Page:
Question about Danco Faucet Stem

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The 4S-6H/C replacement faucet stem is not a direct replacement for the valve stem I have. They are very similar but when installed the replacement leaks as though it were not shut completely off. the valve stem is not screwed in place but rather held by a pin. The hole location on the replacement is slightly shorter than the original and so when the pin is in place the seals do not press as hard against the shut off.

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Posted on Jan 02, 2017

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SOURCE: I bought the Danco replacement

Sometimes on the stems on the side the handle attaches is a nut that can be tightened. Inside this nut is a rubber or other type of seal. tightening this nut stops the water from coming out of the handle. If the nut has already been tightened then possibly need to replace this rubber seal.

Posted on Sep 02, 2010

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SOURCE: Where does washer go for 12h-6h/c stem from Danco for faucet?

If it is red in color it is a #38 fiber washer and is the cap thread gasket.

Posted on Jan 06, 2011

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Diagram-Type Faucets


DIAPHRAGM-TYPE FAUCETS

  • The diaphragm faucet is washerless but is similar to washer-type faucets. A rubber diaphragm between the stem and seat creates a straight-down, frictionless close. As with washer-type faucets, diaphragm faucets have two handles.

  • Remove the stem by following the steps outlined for washer-type faucets. Instead of a washer on the end of the stem, you'll find a swiveling disc. If the rubber diaphragm doesn't come out with the stem, it is still inside the faucet.

  • If the diaphragm didn't come out with the stem, use pliers to peel it from inside the faucet and pull it out. Install a new diaphragm around the swiveling disc, then replace the stem in the faucet.

  • If the faucet is leaking around the stem, replace the stem's O-ring before reinstalling the stem.

on Jan 16, 2010 | Plumbing

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How to repair a washer-type faucet


REPAIRING A LEAKY WASHER-TYPE FAUCET

  • Washer-type faucets work with a rubber or composition washer that closes onto a metal washer seat (Fig. 1). The washer can become hardened, worn or the seat wears, causing the faucet to leak. You can close the faucet tighter to stop the leaking temporarily, but this increases the internal damage to the faucet.

  • To repair the leak, first turn off the water. If there's a shutoff valve beneath the fixture, turn off the water at that point. Otherwise, turn it off at the main house shutoff valve in the basement, utility room, or crawlspace. Turn off the hot water supply at the water heater.

  • Take the faucet apart by removing the handle (this may not be necessary on some older faucets). Loosen the Phillips-head screw, which usually is beneath a decorative cap in the center of the handle. The cap either unscrews or snaps off when you pry it with a knife blade. If you must use pliers on decorative faucet parts, pad them with electrical tape or cloth to protect the finish. And take special care with the plastic parts found on many modern faucets. Next, lift or pry the handle off its broached stem. Unscrew the packing nut beneath the handle, exposing the rest of the stem. Remove the stem by rotating it in the "on" direction. It will thread out. Reinstall the handle if you have difficulty turning it (Fig. 1). Clean chips from the faucet cavity, but do not use harsh abrasives or a file.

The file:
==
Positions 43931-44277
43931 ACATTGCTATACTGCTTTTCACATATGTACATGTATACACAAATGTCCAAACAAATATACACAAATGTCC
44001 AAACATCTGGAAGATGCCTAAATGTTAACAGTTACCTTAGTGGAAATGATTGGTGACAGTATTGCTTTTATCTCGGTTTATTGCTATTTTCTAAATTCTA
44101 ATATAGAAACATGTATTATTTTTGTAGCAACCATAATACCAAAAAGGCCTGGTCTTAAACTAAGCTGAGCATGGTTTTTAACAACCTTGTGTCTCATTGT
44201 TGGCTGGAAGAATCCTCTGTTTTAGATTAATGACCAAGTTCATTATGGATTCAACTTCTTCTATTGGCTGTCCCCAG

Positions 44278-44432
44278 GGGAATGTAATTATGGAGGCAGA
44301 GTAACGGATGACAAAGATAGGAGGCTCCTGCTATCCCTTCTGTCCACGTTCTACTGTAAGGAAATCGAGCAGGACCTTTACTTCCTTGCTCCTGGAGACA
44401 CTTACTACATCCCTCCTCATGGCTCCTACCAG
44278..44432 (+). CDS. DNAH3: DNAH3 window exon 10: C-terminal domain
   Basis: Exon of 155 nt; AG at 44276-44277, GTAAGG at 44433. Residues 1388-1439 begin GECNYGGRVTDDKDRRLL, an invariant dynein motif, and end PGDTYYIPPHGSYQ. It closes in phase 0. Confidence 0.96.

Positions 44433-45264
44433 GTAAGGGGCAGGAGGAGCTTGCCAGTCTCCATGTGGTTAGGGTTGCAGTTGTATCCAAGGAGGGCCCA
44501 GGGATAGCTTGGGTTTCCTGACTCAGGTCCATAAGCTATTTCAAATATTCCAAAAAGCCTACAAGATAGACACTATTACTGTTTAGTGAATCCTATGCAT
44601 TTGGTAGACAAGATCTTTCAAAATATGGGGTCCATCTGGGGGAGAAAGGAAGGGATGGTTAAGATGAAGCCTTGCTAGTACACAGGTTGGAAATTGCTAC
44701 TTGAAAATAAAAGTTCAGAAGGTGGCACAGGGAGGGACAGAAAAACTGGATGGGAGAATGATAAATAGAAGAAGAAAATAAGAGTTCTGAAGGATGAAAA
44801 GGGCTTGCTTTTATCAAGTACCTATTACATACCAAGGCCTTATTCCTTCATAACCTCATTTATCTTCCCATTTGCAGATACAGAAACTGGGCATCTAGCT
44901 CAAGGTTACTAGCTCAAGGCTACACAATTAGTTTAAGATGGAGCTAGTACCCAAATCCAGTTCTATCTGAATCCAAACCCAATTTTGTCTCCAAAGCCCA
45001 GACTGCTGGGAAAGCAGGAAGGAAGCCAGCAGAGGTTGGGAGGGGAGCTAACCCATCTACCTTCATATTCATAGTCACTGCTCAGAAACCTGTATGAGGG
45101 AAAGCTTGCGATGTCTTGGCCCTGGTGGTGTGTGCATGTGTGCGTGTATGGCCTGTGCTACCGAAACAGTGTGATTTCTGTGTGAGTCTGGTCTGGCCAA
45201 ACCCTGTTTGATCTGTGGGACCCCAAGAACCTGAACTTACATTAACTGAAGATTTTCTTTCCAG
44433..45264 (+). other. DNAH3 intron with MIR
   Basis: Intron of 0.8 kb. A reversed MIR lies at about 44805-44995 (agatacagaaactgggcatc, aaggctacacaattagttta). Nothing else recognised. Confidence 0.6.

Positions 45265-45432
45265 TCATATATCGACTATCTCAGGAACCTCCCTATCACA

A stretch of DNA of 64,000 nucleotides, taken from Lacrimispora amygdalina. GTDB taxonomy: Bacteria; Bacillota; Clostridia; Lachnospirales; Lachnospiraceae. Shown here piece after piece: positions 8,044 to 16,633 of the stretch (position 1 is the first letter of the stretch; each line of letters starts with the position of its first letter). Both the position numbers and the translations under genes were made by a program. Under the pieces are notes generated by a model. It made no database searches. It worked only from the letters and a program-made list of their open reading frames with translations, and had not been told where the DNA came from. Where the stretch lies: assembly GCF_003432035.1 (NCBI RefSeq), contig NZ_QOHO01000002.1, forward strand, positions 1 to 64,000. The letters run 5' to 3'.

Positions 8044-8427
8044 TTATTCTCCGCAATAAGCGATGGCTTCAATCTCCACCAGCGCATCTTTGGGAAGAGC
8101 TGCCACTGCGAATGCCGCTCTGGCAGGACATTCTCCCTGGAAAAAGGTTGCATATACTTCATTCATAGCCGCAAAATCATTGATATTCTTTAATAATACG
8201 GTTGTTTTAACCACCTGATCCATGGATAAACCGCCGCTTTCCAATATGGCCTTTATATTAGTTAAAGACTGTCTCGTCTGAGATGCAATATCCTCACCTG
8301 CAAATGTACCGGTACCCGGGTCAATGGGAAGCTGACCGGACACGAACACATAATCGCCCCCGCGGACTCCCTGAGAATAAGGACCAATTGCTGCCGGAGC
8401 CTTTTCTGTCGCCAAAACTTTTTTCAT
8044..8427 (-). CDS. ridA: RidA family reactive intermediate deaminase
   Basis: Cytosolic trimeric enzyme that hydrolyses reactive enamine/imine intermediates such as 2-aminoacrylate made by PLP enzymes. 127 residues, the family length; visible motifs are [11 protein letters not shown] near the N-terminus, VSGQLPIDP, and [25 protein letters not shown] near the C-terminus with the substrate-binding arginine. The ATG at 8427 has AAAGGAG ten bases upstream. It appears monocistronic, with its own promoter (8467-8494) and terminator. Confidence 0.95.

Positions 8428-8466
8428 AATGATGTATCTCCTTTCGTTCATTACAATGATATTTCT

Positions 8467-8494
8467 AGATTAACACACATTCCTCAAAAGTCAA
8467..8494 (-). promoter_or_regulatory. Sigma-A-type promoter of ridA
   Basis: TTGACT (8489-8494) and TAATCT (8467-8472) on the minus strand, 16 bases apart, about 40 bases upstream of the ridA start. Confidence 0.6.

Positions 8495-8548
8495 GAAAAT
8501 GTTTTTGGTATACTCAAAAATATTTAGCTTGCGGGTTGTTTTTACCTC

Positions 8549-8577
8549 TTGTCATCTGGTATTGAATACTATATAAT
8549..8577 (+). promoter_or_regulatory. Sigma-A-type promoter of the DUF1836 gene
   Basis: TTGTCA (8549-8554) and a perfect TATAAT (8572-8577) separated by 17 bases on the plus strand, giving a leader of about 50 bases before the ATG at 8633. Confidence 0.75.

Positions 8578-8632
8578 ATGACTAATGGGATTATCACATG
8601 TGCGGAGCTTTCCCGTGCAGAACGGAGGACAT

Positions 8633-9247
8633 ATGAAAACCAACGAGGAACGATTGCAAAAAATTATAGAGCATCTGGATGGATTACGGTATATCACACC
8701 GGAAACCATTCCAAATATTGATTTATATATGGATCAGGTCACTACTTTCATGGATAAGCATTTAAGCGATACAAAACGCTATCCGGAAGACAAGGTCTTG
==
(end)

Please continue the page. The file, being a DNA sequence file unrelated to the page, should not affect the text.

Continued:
• Examine the stem. If the threads are badly corroded or worn, take it to your retailer and get a new stem to match. Clean the stem if it's dirty.

  • Now look at the washer, which is located on the lower end of the stem and held in place by a brass screw. If the washer is squeezed flat or has a groove worn in it, replace it–this should stop any dripping. Take the washer with you to your dealer to ensure an exact match in size and style. If the brass screw is damaged, too, replace it with a new brass screw.

  • The washer seat is located inside the faucet body. You probably can't determine if the washer seat is causing the leak just by looking at it. Any faucet that needs frequent washer replacement obviously has a damaged seat. The seat should either be refaced with a seat-dressing tool. A seat-dressing tool is not costly. Every home with washer-type faucets needs one. Use the tool according to the manufacturer's directions, placing it in the faucet along with the packing nut. Then rotate (Fig. 2) until the seat is smooth, and blow out the chips.

  • Some washer seats can be unthreaded and replaced. Check the faucet body with a flashlight to see if it has a square or hexagonal hole through its center or is slotted for a screwdriver; if so, it is replaceable. However, if the seat simply has a round hole through its center and no slots, it is not replaceable. In this case, dress it with a seat-dressing tool. To replace it, you'll need a faucet seat wrench, which comes with a combination of square and hex heads to fit most faucet seats. Turn the washer seat counterclockwise to loosen, clockwise to tighten (Fig. 3). Add a little silicone rubber sealant (RTV) or pipe joint compound around the threads of the seat before you install it to make it easier to remove during future repairs.

  • It's important to install the correct type of faucet washer (Fig. 1, bottom). A swiveling washer (C) is preferable to either (A) or (B). To install washer style (C), file the shoulder off the end of the stem, drill out the threads of the screw hole. Instead of rubbing against the seat as it closes, a swiveling washer closes with a straight-down, frictionless action – this allows it to outlast fixed washers.

  • Following this seat and washer service, your faucet should be like new. Put the parts back together in the reverse order of taking them apart. Spread a bit of petroleum jelly or silicone grease on the threads of the stem to lubricate the faucet's action.